Despite an unprecedented show of force by red shirted police and firefighters who packed the huge San Antonio City Council chambers and poured out into Main Plaza on Wednesday, observers say momentum on council is in support of significant adjustments to the generous health care benefits the public safety workers now enjoy, 1200 WOAI news reports.
"This is just a delayed impact on them of what everyone else has felt across the board over the years," said Wendy Kowalik, President of Predico Partners and a respected financial analyst in San Antonio.
The Healthcare and Retirement Benefits Task Force reported that San Antonio spends $19,122 a year on health care benefits for every uniformed city employee, which is 2 1/2 times higher not only than civilian city workers in San Antonio, but is substantially higher than the benefits enjoyed by police and firefighters in other major Texas cities.
The average San Antonio pubic safety employee pays 9% of his or her total health care cost, in the form of premiums, copays, and other out of pocket expenses. That compares with a national average of 43%. In Austin, for example, the average uniformed city employee pays 36% of the total cost of health care.
Kowalik says the only thing the city of San Antonio is trying to do is bring local costs in line with what everybody else is already paying.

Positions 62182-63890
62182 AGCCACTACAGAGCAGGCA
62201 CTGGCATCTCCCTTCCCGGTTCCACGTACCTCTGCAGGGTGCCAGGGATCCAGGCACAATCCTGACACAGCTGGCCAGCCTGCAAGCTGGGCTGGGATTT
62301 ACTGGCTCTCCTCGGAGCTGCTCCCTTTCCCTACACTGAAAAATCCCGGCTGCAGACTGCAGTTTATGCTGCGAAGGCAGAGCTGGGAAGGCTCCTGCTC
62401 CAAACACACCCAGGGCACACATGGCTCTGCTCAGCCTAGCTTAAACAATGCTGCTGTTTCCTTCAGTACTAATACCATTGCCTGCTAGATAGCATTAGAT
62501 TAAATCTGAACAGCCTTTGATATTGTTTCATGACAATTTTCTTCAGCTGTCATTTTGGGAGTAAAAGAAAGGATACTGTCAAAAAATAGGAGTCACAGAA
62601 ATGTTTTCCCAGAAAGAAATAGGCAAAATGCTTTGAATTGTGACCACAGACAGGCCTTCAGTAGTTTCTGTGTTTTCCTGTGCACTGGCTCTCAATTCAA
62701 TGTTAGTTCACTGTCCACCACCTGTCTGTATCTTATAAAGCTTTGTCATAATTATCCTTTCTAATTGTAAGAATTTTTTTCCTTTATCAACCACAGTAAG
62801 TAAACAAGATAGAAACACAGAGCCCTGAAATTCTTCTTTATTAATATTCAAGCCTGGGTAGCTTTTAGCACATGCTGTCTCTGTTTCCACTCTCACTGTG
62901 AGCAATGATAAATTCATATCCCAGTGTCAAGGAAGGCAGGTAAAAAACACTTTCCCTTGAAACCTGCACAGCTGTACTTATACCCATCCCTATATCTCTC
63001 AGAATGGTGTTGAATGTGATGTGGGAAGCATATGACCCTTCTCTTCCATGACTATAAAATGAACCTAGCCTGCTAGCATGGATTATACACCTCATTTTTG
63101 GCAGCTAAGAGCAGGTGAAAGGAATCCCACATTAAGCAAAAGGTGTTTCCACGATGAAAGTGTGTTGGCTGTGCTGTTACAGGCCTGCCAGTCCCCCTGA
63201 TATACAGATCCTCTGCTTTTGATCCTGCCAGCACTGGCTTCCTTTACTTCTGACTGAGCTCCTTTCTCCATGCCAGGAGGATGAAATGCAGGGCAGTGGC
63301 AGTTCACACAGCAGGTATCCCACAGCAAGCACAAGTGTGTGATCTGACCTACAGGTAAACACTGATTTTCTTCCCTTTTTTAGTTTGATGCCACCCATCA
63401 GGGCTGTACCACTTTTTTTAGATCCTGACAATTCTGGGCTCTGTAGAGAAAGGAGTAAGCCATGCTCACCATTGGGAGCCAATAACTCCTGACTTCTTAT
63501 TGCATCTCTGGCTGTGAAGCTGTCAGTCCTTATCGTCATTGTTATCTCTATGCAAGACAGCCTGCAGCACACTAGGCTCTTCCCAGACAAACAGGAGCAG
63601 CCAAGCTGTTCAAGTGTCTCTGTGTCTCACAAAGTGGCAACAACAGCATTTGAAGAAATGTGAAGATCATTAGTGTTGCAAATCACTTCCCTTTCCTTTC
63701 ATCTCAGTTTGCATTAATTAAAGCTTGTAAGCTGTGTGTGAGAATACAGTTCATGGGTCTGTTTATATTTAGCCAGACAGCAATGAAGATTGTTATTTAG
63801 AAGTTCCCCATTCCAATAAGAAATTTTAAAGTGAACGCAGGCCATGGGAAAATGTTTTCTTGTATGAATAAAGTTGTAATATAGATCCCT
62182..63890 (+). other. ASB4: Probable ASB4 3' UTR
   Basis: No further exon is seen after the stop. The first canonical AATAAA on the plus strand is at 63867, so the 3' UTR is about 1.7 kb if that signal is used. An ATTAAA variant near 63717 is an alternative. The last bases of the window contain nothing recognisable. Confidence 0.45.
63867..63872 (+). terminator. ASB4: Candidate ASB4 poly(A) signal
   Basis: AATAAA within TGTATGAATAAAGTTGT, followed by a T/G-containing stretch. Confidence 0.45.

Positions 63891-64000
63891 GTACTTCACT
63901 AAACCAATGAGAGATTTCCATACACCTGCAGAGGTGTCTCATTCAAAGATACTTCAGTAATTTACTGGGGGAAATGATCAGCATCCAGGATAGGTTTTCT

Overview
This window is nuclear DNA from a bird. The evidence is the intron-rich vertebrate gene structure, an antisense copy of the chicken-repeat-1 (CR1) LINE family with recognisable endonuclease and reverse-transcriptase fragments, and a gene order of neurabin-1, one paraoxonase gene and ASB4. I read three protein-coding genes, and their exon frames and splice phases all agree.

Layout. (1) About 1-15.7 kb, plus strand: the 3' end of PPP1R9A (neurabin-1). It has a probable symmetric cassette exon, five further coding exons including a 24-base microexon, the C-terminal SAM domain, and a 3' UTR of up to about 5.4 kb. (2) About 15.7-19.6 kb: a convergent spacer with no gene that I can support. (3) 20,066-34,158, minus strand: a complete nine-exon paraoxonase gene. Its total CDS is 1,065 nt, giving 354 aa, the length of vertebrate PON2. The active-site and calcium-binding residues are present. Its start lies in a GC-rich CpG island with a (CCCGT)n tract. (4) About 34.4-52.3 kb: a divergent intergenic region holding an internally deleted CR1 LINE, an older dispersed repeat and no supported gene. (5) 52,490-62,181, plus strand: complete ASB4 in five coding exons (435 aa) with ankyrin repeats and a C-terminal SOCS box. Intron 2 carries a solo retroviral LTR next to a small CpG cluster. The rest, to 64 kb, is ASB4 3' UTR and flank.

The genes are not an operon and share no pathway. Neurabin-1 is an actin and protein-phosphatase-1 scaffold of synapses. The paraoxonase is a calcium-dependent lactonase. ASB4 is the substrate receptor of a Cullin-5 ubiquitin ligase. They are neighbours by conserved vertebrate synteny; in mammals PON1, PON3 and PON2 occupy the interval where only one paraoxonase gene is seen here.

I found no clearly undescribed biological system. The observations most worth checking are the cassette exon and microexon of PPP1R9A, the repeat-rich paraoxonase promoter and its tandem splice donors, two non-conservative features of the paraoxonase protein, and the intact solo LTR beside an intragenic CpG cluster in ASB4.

"What every employee across the country has experienced in a change in their health care," she said. "That is something that everybody in this country has had to deal with."
The police and fire unions say people who run into burning buildings for a living are not 'every employee in the country,' and the special needs that public safety employees have requires special types of health care benefits.
But Kowalik says benefits like the ones the local officers and firefighters now receive are simply unsustainable in the long run.
"If the city does not take this action, they run a huge risk in not being able to employ the number of people who are on the payroll right now," she said.
In fact, the task force reported that unless these costs are reined in, the city will be paying 100% of its general fund revenues on public safety costs, meaning that without doubling the property tax, there will be no money left to fund streets, libraries, or any other city service.